• New Tax Regime
  • Old Tax Regime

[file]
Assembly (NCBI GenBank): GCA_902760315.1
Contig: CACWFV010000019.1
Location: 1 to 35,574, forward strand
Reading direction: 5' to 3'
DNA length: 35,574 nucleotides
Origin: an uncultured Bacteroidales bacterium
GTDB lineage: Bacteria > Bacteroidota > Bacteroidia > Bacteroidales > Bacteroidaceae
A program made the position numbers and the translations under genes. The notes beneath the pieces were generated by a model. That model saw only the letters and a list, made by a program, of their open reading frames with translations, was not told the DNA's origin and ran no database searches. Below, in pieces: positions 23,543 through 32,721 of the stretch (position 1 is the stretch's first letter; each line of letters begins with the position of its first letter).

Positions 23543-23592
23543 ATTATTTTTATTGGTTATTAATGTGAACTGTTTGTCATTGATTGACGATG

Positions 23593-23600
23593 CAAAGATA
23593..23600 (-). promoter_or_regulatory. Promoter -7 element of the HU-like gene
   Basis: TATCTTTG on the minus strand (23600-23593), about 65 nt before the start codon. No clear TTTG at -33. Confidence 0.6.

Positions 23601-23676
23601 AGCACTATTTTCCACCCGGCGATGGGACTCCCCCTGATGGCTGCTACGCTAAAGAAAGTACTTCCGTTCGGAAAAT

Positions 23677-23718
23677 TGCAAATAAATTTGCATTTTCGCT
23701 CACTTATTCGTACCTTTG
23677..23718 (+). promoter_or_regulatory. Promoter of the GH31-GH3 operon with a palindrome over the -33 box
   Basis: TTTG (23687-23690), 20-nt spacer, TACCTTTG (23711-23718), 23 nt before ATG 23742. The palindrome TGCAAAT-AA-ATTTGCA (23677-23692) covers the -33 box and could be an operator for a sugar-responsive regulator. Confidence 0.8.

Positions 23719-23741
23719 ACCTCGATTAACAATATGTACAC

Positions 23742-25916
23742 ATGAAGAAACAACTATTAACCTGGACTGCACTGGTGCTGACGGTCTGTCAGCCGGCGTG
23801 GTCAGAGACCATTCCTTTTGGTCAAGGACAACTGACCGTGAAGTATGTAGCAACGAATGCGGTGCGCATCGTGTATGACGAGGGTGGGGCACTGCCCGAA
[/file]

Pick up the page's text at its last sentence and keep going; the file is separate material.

The Union Budget 2023 is being presented by Finance Minister Nirmala Sitharaman. It is Ms Sitharaman’s fifth Budget since 2019. According to Article 112 of the Constitution, the government is required to present a statement of estimated income and expenses for each financial year, which runs from April 1 to March 31, to parliament. The industry expects key announcements to improve infrastructure and bring the economy on a fast track after a long period of slowdown in when the COVID-19 pandemic was at its most severe point. The middle class is hopeful the government would reduce taxes or at least increase the tax slab ceiling so that lower income groups who were earlier within the tax bracket are excluded now. A higher income tax exemption will allow more disposable income, leading to better spending and aiding the economy recover from the general slowdown amid the pandemic. The micro, small and medium enterprises (MSME) sector expects to hear about a low-cost credit scheme; it this happens, it could be a game-changer for the future of MSMEs in India. With soaring property prices over the past few years and rising inflation, the government could announce an extension of this limit to give relief to taxpayers. The exemption may boost the real sector's performance. The Budget will likely put deficit reduction ahead of vote-winning spending, even as Prime Minister Narendra Modi looks towards seeking a rare third term of office in 2024. Officials and economists say the large size of recent deficits and a need to gain investor confidence was forcing fiscal caution on the government, overriding the contrary priority of spending to support a weakening economy. In pulling back the deficit, Ms Sitharaman's budget will help hold inflation below the top of the central bank's target range, 6 percent.

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